Criminal reoffending at 17-year-low
Reconviction rates for offenders in Scotland have fallen to their lowest level for 17 years, figures reveal.
In the year 2013-14, just over a quarter (28%) of offenders were reconvicted within a year.
Those released from short jail sentences - three months or less - were more likely to reoffend than those given longer prison terms or sentenced to community payback orders.
The Scottish government said the figures were "encouraging".
The biggest improvement on reoffending was for younger offenders.
Over the past 10 years, the average number of reconvictions per offender dropped by nearly a third for offenders aged 21 to 25.
On average, those who were sentenced to six months or less in prison were reconvicted twice as often as those given community payback orders, the most common type of community sentence.
While the number of reconvictions for people on Drug Treatment and Testing Orders (DTTOs) rose last year, the rate has dropped by a third over the past 10 years.
Justice Secretary Michael Matheson said: "Today's figures show we are continuing to make good progress on tackling reoffending - a key goal of this government's justice strategy.
"The continued fall in reconvictions is testament to the work done by our police, courts and other partners in communities across Scotland to prevent offending and, where crimes do occur, stop people going on to commit further offences."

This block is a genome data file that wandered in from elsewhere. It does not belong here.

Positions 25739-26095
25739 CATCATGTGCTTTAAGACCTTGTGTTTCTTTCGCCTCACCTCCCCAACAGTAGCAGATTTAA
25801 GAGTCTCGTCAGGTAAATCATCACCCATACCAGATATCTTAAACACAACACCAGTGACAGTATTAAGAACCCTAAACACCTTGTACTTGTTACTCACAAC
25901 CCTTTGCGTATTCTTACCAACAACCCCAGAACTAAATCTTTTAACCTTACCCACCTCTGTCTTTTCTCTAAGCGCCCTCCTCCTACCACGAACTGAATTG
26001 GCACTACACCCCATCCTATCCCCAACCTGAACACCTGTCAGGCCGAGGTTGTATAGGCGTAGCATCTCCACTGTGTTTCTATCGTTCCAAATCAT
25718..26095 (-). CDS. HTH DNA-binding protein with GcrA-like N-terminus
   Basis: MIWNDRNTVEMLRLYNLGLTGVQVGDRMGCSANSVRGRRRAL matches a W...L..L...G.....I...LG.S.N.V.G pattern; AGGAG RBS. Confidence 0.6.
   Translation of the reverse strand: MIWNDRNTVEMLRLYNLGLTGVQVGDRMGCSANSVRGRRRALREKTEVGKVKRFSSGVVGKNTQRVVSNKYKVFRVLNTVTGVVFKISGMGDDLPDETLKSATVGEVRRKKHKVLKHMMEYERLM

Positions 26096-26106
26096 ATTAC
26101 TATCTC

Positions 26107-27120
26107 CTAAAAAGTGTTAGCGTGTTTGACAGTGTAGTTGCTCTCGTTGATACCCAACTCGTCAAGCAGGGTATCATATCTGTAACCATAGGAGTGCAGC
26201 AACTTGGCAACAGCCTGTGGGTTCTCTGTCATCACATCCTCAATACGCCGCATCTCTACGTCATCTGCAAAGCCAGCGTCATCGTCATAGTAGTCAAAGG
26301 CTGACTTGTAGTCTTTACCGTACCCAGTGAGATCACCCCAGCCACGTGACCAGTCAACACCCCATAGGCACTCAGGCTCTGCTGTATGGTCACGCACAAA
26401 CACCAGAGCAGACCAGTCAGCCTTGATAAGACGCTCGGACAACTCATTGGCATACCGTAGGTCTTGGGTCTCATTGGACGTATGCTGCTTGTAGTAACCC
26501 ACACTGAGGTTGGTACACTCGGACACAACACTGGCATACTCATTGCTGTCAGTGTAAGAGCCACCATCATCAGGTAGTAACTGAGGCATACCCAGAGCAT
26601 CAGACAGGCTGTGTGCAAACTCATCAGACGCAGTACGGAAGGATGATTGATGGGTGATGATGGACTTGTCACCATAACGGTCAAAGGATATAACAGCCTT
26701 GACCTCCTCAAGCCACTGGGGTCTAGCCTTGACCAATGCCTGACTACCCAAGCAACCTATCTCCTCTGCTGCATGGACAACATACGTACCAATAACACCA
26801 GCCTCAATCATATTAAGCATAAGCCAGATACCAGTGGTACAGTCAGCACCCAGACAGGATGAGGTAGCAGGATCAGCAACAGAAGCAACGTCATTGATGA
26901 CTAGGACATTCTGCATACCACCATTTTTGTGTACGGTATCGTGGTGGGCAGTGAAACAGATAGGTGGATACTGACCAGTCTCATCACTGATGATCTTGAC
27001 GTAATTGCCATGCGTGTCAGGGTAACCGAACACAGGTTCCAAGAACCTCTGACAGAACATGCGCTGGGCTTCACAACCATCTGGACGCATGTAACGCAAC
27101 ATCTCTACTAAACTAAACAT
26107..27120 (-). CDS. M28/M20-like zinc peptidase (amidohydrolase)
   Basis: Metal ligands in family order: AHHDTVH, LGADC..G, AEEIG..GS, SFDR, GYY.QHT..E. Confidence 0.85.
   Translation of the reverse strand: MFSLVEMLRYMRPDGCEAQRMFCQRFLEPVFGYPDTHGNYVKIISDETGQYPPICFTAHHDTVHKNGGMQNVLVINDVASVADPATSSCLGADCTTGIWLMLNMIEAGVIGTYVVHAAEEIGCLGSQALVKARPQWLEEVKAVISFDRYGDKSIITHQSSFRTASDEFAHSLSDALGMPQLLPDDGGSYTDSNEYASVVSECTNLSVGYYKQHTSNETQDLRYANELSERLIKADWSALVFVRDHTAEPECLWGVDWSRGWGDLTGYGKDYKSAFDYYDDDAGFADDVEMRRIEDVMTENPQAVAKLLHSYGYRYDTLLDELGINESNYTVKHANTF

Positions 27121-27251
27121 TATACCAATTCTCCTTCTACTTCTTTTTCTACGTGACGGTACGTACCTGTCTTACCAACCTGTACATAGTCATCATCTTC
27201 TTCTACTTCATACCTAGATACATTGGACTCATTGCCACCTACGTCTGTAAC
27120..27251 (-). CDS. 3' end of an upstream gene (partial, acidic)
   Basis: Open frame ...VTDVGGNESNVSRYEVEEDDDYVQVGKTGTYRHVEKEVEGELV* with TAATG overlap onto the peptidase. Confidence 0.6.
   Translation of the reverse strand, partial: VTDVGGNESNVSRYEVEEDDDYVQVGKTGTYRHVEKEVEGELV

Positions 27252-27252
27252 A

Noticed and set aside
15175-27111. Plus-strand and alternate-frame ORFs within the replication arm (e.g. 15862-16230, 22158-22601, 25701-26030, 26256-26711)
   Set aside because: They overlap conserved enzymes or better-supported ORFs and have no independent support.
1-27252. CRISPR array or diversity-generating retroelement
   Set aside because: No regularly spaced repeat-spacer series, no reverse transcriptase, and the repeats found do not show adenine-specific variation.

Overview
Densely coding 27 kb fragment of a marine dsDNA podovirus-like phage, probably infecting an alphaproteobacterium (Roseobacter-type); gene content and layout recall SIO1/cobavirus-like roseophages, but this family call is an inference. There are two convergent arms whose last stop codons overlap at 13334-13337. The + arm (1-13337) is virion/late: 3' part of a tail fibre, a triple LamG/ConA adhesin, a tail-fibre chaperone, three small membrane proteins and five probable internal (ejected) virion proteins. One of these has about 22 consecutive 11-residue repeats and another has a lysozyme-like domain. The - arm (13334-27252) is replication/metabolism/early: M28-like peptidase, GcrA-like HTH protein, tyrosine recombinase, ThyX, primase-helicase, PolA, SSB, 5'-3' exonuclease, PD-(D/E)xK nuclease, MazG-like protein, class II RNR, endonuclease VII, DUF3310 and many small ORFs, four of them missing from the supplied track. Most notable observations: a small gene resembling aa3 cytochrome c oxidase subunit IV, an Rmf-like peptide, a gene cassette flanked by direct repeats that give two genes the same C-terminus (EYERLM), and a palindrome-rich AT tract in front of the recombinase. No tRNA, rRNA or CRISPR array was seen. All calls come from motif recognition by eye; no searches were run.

- In 2013-14, 28% of offenders were reconvicted within a year, down from 32% in 2004-05 - a decline largely driven by decreases in reconvictions for younger offenders
- Reconviction rates among the over 30s went up
- There was a decrease of 16% in the average number of times that individual offenders were reconvicted within a year
- On average, male offenders had more reconvictions than females
- Those who committed a crime of dishonesty had the highest number of reconvictions per offender
- Offenders who committed a crime of dishonesty had on average 0.94 reconvictions per offender
- Those who committed a sexual crime had the lowest number of reconvictions per offender (0.15).
The justice secretary added: "I have set out my vision for a Scotland where people are held to account for their offending and are then given the opportunity to change their lives and become active members of society.
"The evidence backs up our approach that robust community sentences, such as CPOs, are more effective at reducing reoffending than short custodial sentences."
He added: "Today's statistics build on the strong work being done in Scotland's justice system, with recorded crime at a 41-year low, youth offending and knife crime down and an end to automatic early release for all long-term prisoners.
"It is encouraging to see but we will not be complacent in our efforts to reduce crime even further."